|1959||Gary Player||S Africa|
|2002||Ernie Els||S Africa|
Muirfield is the course of “The Honourable Company of Edinburgh Golfers” (HCEG), the world’s oldest golf club—according to direct written evidence—formed in 1744. In those days, the members played over Leith Links, originally a five-hole course. In March 1744, the first official rules of golf were drawn up by the “Gentlemen Golfers of Leith” in readiness for a tournament which was due to be played over Leith Links the following month. These original 13 rules became the basis for the game of golf and shortly afterwards, the HCEG was formed.
Almost 150 years later, in 1891, the course at Muirfield opened for play. Old Tom Morris designed it, originally as a 16-holer. A further two holes were added a few months later. In 1923, another 50 acres were purchased to the north of the course. Harry Colt was engaged to redesign the layout and he introduced fourteen new holes, forming the course that remains in place today. Apart from Tom Simpson's re-modelling of the 13th hole in 1935, the only major changes since then have been the addition of new tees.
The design layout is a masterpiece and highly unusual for links courses of this era. Most courses were laid out simply, nine out and nine back. Muirfield is different; it was the first to be designed with two concentric rings of nine holes. The outward nine holes run clockwise around the edge and the inward nine run anti-clockwise, sitting inside the outward nine. The layout ensures that the wind hits you from all directions, but Muirfield is as difficult to play downwind as it is upwind.
Host to fifteen Opens, most recently in 2013, Muirfield is considered by many top professionals to be one of the fairest Open Championship golf courses. Bernard Darwin loved Muirfield, and in his 1910 book, The Golf Courses of the British Isles, he wrote: “There is a fine view of the sea and a delightful sea wood, with the trees all bent and twisted by the wind; then, too, it is a solitary and peaceful spot, and a great haunt of the curlews, whom one may see hovering over a championship crowd and crying eerily amid a religious silence.”
|The Honourable Company of Edinburgh Golfers (Muirfield) played host to the 1973 Ryder Cup matches between the USA and Great Britain & Ireland. Team Captains were Jack Burke (US) and Bernard Hunt (GB & I). This was the first Ryder Cup to be played in Scotland and players from the Republic of Ireland were eligible to join the British Team for the first time. It was a close match which may have been closer had Bernard Gallacher not gone down with food poisoning, which resulted in a last minute call for Peter Butler. In the foursomes, Butler became the first player in Ryder Cup history to hole-in-one, but his ace was not enough to win the match against Jack Nicklaus and Tom Weiskopf. USA 19 - GB & I 13. The Ryder Cup was played at Old Warson in 1971 and Laurel Valley in 1975.|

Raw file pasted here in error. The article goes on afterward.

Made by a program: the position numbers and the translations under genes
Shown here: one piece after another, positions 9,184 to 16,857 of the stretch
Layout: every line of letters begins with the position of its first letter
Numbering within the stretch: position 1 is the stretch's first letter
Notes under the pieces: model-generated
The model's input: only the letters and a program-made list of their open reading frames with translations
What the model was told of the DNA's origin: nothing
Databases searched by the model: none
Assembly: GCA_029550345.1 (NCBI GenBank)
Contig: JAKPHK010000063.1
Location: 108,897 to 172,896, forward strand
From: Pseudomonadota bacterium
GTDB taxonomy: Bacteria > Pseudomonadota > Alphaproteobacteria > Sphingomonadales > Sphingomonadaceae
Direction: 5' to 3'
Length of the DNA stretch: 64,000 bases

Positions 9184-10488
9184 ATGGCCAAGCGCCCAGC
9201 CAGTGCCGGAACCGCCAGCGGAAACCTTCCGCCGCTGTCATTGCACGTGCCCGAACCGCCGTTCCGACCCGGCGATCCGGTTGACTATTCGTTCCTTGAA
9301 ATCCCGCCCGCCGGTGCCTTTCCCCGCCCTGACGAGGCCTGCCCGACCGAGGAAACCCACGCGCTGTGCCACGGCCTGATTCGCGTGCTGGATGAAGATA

Muirfield is blessed with a collection of superb golf holes and we'll mention a couple of them: The 554-yard par five 9th hole is a tough driving hole, two bunkers lurk on the left-hand side and beyond them is a grey stone boundary wall with out-of-bounds threatening the hooked tee shot; the fairway cruelly starts to narrow at the landing area of a good solid drive, the tangly rough waiting hopefully to catch anything struck off-line. The second shot must avoid a waiting line of five cleverly placed bunkers situated short and right of the green. The 13th is one of best short holes on the open circuit, an uphill 191-yarder; five abysmal bunkers, three on the right and two on the left ferociously protect the deep and narrow green that slopes from back to front. Whatever we do, we mustn’t leave a scary downhill putt.
Muirfield is an eccentric but traditional golf links of the highest calibre. The fairways have that lovely spongy seaside turf, there’s some unbelievable bunkering (many of which are small and deep) and there’s that thick, thick rough to contend with. The greens are relatively small too, which makes you think carefully about your approach shots and once you are safely on the putting surface, you’ll need to interpret them well because the borrows are subtle and tricky to read.
In readiness for the 2013 Open Championship, following a land swap with next-door neighbour the Renaissance Club, Muirfield was lengthened, with new tees added on seven holes. Now measuring 7,192 yards from the tips, with par set at 71, Muirfield has become a stern 21st century challenge, especially when the wind blows.
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In 1835, aged fourteen, Old Tom Morris worked in Allan Robertson's St Andrews workshop making golf balls and clubs. It’s said they were never beaten in a challenge match when paired together.